Both Samantha Browne and Raik feature lose states, in which the protagonist succumbs to anxiety and suffers a panic attack. This means that both games also have win states: Samantha enjoys a nice mug of oatmeal, and the Scottish woman returns from work, while the fantasy hero saves the world. Winning, however, isn’t the point of these games, as there’s no simple way to “win” against anxiety. Instead, both games communicate personal experiences about struggles with mental illness. Perhaps the fact that these games exist is a victory in and of itself.





The Dance of Male Forms in Denis' 'Beau travail'

Claire Denis' masterwork of cinematic poetry, Beau travail, is a cinematic ballet that tracks through tone and style the sublimation of violent masculine complexes into the silent convulsions of male angst.


The Cradle's 'Laughing in My Sleep' Is an Off-kilter Reflection of Musical Curiosity

The Cradle's Paco Cathcart has curated a thoughtfully multifarious album. Laughing in My Sleep is an impressive collection of 21 tracks, each unapologetic in their rejection of expectations.


Tobin Sprout Goes Americana on 'Empty Horses'

During the heyday of Guided By Voices, Tobin Sprout wasn't afraid to be absurd amongst all that fuzz. Sprout's new album, Empty Horses, is not the Tobin Sprout we know.


'All In: The Fight for Democracy' Spotlights America's Current Voting Restrictions as Jim Crow 2.0

Featuring an ebullient and combative Stacey Abrams, All In: The Fight for Democracy shows just how determined anti-democratic forces are to ensure that certain groups don't get access to the voting booth.


'Transgender Street Legend Vol. 2' Finds Left at London "At My Peak and Still Rising"

"[Pandemic lockdown] has been a detriment to many people's mental health," notes Nat Puff (aka Left at London) around her incendiary, politically-charged new album, "but goddamn it if I haven't been making some bops here and there!"


Daniel Romano's 'How Ill Thy World Is Ordered' Is His Ninth LP of 2020 and It's Glorious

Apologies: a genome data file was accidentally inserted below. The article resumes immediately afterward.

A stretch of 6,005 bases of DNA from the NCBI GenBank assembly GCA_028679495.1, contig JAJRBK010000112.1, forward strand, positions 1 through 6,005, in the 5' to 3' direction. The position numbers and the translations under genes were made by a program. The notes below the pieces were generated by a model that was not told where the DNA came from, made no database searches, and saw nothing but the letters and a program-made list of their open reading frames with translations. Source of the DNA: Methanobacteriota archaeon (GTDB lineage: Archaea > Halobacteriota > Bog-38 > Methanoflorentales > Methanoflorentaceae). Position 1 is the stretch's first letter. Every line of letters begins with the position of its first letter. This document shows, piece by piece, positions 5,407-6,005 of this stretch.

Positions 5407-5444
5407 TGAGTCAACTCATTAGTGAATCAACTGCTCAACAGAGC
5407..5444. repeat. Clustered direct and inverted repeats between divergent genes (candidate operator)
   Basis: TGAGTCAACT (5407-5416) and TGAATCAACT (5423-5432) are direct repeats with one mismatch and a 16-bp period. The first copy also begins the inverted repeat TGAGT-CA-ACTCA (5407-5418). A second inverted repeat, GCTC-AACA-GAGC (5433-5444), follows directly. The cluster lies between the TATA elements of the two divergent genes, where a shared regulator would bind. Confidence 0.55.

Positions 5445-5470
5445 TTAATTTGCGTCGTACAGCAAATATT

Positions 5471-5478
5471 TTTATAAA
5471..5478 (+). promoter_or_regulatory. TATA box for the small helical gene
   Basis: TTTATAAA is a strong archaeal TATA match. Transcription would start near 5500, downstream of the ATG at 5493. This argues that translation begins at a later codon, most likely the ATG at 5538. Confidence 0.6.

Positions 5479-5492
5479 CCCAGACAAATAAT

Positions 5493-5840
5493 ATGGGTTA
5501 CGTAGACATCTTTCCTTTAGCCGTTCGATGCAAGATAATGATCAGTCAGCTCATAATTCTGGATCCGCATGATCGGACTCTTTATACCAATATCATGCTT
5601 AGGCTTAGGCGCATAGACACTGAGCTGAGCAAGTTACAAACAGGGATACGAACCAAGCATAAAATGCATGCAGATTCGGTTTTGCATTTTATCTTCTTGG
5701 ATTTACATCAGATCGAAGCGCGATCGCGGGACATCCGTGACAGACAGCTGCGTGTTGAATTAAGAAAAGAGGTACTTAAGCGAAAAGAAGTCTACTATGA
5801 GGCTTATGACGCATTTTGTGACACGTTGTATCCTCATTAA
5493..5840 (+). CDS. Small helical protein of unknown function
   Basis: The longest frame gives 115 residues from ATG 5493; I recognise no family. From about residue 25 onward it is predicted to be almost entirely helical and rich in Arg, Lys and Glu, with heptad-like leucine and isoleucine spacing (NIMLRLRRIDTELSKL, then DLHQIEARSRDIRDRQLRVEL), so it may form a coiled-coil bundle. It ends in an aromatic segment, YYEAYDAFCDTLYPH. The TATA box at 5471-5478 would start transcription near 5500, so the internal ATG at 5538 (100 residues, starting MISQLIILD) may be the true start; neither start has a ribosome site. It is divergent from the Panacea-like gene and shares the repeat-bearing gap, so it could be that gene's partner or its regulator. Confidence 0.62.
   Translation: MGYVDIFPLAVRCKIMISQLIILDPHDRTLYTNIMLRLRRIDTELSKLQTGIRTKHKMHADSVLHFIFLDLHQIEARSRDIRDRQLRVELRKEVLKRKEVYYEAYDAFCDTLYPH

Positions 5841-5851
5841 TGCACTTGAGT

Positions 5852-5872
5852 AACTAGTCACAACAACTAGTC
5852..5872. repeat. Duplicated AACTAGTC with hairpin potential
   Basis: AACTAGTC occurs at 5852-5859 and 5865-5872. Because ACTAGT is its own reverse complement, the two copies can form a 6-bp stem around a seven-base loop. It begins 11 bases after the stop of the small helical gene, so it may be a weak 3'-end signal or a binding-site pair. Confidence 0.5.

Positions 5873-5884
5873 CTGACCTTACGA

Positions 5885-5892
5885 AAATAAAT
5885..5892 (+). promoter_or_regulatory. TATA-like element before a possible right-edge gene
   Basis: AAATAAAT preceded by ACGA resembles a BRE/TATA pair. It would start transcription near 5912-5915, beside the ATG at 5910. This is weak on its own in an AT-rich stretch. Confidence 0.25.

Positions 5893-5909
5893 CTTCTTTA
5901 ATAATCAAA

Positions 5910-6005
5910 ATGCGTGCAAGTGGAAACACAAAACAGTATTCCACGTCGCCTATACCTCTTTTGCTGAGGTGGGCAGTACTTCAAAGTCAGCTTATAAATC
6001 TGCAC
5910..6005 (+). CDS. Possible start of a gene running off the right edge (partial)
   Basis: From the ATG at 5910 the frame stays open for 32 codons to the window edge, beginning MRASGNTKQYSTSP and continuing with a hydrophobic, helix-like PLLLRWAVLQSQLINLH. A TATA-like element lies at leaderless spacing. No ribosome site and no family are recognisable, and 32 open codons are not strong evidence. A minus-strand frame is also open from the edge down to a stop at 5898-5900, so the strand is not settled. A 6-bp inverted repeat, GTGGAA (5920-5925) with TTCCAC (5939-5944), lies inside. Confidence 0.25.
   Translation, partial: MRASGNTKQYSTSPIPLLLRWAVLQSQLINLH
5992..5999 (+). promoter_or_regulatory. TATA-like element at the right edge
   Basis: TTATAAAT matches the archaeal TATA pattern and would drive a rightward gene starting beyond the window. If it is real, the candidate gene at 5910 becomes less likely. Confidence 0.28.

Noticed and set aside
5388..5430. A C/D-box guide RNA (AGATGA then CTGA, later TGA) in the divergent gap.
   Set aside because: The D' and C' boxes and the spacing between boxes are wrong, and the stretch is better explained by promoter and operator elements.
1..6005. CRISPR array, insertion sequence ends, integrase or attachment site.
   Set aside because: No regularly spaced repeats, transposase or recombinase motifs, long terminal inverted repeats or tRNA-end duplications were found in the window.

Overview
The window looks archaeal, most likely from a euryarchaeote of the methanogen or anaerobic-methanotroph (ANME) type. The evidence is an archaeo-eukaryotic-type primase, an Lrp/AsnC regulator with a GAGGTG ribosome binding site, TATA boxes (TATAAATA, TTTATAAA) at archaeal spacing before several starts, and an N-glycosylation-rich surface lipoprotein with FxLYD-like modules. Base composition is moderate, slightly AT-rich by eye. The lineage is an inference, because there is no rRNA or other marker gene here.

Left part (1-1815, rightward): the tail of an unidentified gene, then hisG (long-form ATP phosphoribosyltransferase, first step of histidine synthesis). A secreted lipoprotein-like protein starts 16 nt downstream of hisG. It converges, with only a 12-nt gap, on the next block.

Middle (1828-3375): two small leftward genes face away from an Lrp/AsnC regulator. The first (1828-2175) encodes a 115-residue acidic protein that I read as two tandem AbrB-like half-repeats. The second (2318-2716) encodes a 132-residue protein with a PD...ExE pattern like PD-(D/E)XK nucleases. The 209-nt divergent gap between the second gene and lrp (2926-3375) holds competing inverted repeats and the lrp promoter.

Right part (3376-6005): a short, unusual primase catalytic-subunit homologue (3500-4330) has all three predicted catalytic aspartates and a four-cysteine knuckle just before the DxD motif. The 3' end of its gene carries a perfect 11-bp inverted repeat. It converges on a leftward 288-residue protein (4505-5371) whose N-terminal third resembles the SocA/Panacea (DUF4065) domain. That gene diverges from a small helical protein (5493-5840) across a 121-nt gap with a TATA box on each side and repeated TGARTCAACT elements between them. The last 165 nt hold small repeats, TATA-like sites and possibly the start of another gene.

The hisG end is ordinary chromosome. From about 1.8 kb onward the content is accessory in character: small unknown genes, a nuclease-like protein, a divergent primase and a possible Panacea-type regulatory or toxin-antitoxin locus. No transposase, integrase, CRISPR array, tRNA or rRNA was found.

No, this is isn't a typo. Daniel Romano's How Ill Thy World Is Ordered is his ninth full-length release of 2020, and it's a genre-busting thrill ride.


The Masonic Travelers Offer Stirring Rendition of "Rock My Soul" (premiere)

The Last Shall Be First: the JCR Records Story, Volume 1 captures the sacred soul of Memphis in the 1970s and features a wide range of largely forgotten artists waiting to be rediscovered. Hear the Masonic Travelers "Rock My Soul".


GLVES Creates Mesmerizing Dark Folktronica on "Heal Me"

Australian First Nations singer-songwriter GLVES creates dense, deep, and darkish electropop that mesmerizes with its blend of electronics and native sounds on "Heal Me".


Otis Junior and Dr. Dundiff Tells Us "When It's Sweet" It's So Sweet

Neo-soul singer Otis Junior teams with fellow Kentuckian Dr. Dundiff and his hip-hop beats for the silky, groovy "When It's Sweet".


Lars and the Magic Mountain's "Invincible" Is a Shoegazey, Dreamy Delight (premiere)

Dutch space pop/psychedelic band Lars and the Magic Mountain share the dreamy and gorgeous "Invincible".


What 'O Brother, Where Art Thou?' Gets Right (and Wrong) About America

Telling the tale of the cyclops through the lens of high and low culture, in O'Brother, Where Art Thou? the Coens hammer home a fatalistic criticism about the ways that commerce, violence, and cosmetic Christianity prevail in American society .


Alexander Wren's "The Earth Is Flat" Wryly Looks at Lost Love (premiere + interview)

Singer-songwriter Alexander Wren's "The Earth Is Flat" is a less a flat-earther's anthem and more a wry examination of heartache.


Big Little Lions' "Distant Air" Is a Powerful Folk-Anthem (premiere)

Folk-pop's Big Little Lions create a powerful anthem with "Distant Air", a song full of sophisticated pop hooks, smart dynamics, and killer choruses.


The Flat Five Invite You to "Look at the Birdy" (premiere)

Chicago's the Flat Five deliver an exciting new single that exemplifies what some have called "twisted sunshine vocal pop".


Brian Bromberg Pays Tribute to Hendrix With "Jimi" (premiere + interview)

Bass giant Brian Bromberg revisits his 2012 tribute to Jimi Hendrix 50 years after his passing, and reflects on the impact Hendrix's music has had on generations.

Jedd Beaudoin

Shirley Collins' ​'Heart's Ease'​ Affirms Her Musical Prowess

Shirley Collins' Heart's Ease makes it apparent these songs do not belong to her as they are ownerless. Collins is the conveyor of their power while ensuring the music maintains cultural importance.


Ignorance, Fear, and Democracy in America

Anti-intellectualism in America is, sadly, older than the nation itself. A new collection of Richard Hofstadter's work from Library of America traces the history of ideas and cultural currents in American society and politics.

By the Book

Democratizing Our Data: A Manifesto (excerpt)

Just as big tech leads world in data for profit, the US government can produce data for the public good, sans the bureaucracy. This excerpt of Julia Lane's Democratizing Our Data: A Manifesto will whet your appetite for disruptive change in data management, which is critical for democracy's survival.

Julia Lane

Collapse Expand Reviews

Collapse Expand Features

PM Picks
Collapse Expand Pm Picks

© 1999-2020 All rights reserved.
PopMatters is wholly independent, women-owned and operated.